14. Brett_M

    Brett_M Screenwriter

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    Howard Hawks -- of course! I think I remember Roger Ebert quoting him in one of his book collections of reviews. We can agree to disagree about Prometheus. And GI Jane.
     
  15. SteveJKo

    SteveJKo Second Unit

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    You know in a general sense I’m sure that is very true. But the ‘60’s and ‘70’s were a very different time period than now, with a lot more overall awareness of classic Hollywood in the public’s collective consciousness.
    Matthew I think that’s the key. Old movies were all over TV. In 1979, for example, cable TV in my area meant you had your local affiliates, some stations from the nearest large city (in my case that was Boston) a few independent stations (the famous WOR) and if you wanted to pay for it, HBO. And that was it. Old movies were a great way of filling air time and you couldn’t change channel (rotating the dial) without going past one. Were kids “into” old movies? That depended on the young person. But kids were definitely aware of names like Humphrey Bogart, Clark Gable, Boris Karloff, Bette Davis, etc whether they’d seen their work or not.
    One old movie house in my area would present a lot of classics when not showing the latest independent film. My car would be packed with kids wanting to see an old movie the way it was meant to be seen, on the big screen. And these were not “film geeks” like me. Some were “jocks”, some were “freaks”, but whoever they were I never had trouble over filling my car for the trip to that theater. It was a time, shortly to end, when kids liked to be seen as knowledgeable and mature by the adults in their lives. Flash forward to the mid ‘80’s and, in a total reversal, adults would try and mimic “teen speak” in an effort to appear young and trendy.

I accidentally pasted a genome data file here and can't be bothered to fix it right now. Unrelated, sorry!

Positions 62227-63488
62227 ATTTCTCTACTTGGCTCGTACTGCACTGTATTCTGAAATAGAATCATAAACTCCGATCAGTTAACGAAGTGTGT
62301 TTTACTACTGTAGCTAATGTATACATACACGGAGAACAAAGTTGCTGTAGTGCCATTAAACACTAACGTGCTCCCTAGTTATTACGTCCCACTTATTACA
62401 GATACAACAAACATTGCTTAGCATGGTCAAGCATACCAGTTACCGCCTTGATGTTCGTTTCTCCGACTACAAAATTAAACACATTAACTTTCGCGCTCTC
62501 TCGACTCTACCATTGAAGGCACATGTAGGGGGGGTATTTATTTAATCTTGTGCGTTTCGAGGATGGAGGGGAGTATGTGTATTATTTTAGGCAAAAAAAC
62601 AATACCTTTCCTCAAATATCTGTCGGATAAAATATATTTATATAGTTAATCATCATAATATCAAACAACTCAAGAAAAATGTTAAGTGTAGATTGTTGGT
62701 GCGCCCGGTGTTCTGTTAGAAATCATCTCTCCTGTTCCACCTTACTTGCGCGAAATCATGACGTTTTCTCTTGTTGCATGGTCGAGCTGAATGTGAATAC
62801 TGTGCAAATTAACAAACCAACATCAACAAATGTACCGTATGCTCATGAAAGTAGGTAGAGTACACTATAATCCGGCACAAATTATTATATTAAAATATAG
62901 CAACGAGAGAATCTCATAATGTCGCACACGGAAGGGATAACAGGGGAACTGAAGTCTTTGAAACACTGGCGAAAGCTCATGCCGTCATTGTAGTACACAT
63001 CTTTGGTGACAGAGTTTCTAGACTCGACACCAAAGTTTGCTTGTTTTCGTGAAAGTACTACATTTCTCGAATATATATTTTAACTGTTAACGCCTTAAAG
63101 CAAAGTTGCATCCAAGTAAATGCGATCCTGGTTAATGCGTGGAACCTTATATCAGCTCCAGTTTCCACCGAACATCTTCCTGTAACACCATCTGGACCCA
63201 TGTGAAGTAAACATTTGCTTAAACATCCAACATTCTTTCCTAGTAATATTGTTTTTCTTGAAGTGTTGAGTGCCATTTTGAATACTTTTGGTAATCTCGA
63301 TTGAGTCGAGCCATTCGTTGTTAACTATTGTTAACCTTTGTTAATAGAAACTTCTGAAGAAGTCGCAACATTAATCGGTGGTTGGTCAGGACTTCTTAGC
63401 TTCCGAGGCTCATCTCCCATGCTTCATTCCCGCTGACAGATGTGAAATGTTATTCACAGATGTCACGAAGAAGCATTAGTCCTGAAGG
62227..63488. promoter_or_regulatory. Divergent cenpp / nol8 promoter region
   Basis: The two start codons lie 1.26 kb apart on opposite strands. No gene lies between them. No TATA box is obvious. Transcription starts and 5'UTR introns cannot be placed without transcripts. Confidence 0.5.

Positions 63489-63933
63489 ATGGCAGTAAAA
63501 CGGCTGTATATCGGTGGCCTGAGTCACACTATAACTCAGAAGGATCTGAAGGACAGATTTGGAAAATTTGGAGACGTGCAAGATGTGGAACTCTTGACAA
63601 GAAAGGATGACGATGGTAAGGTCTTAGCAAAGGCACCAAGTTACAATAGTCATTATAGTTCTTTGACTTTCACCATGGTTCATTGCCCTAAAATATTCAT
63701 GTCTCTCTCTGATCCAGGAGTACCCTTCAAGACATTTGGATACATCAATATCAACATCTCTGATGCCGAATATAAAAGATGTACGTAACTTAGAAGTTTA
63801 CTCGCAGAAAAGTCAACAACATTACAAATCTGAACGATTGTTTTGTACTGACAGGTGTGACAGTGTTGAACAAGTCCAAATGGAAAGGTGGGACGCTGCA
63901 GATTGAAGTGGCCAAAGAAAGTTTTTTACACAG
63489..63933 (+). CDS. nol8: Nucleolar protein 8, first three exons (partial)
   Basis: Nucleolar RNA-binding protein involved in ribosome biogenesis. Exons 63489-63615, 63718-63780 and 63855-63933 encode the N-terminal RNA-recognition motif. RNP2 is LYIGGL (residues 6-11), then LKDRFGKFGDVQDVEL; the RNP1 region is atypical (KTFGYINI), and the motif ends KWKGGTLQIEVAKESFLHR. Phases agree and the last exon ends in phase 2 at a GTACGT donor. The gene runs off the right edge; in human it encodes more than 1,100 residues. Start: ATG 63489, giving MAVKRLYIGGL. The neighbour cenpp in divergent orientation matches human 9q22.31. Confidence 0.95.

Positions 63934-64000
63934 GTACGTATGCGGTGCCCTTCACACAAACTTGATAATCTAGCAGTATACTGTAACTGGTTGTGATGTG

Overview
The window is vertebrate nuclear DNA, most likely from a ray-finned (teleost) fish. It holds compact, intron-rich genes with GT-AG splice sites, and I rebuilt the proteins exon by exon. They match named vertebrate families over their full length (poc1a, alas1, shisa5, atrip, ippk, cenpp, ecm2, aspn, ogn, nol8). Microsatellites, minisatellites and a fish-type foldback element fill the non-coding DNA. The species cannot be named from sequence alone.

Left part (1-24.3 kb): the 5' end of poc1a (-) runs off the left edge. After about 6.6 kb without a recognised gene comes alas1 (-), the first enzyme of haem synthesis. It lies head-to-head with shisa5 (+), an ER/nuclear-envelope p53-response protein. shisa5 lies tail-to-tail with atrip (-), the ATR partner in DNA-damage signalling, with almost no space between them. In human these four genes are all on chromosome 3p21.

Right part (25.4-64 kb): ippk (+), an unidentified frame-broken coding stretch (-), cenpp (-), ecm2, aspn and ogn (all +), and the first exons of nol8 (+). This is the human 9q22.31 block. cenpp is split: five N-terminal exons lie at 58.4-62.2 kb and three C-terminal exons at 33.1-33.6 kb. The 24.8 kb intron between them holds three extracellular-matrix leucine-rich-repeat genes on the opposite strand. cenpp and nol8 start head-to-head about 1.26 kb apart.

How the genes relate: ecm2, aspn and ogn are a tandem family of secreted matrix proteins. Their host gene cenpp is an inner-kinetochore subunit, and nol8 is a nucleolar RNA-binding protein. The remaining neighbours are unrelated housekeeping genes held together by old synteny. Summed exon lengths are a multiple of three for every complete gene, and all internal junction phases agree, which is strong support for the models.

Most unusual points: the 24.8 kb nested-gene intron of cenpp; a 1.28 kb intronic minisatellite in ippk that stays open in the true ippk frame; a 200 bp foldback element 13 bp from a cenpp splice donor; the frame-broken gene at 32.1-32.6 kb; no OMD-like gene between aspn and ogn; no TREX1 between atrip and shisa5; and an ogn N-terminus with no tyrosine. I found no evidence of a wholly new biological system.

16. RBlenheim

    RBlenheim Agent

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    To say "Prometheus" has no good scenes, is a ludcrous and overwrought statement. Even if one doesn't like the total film, Scott's artistry gives us good scenes in even his bad films. It's such an overstatement that it reveals, respectfully, overreacting from one displaying his own personal bias against the film. I could name three great scenes in "Prometheus", but who cares? It's not going to make you like it any better, nor should it. You have a right to hold an opinion that dislikes the film, but let's quit the massive overstatement. Besides, when I name a few excellent scenes in a film that is not one of Scott's best (whether it's the opening scene of the alien humanoid plunging into the waterfall, Noomi Rapace's surgery scene, the last scene with the Alien making its appearance or whatever good scene one singles out), you'll just say they're bad scenes. Ridley Scott has no peer in designing visual sequences and building versimiltude in a science-fiction milieu. Even if the film has a weak plot and is a misfire. Okay, it's not a great film, and you don't like it. But it doesn't signify the fall of the art of film, or Scott's total incompetence. Bob Blenheim PS: I like the film. A lot. It's not "Alien" or "Blade Runner" but what is?
     
  17. Robert Crawford

    Robert Crawford Moderator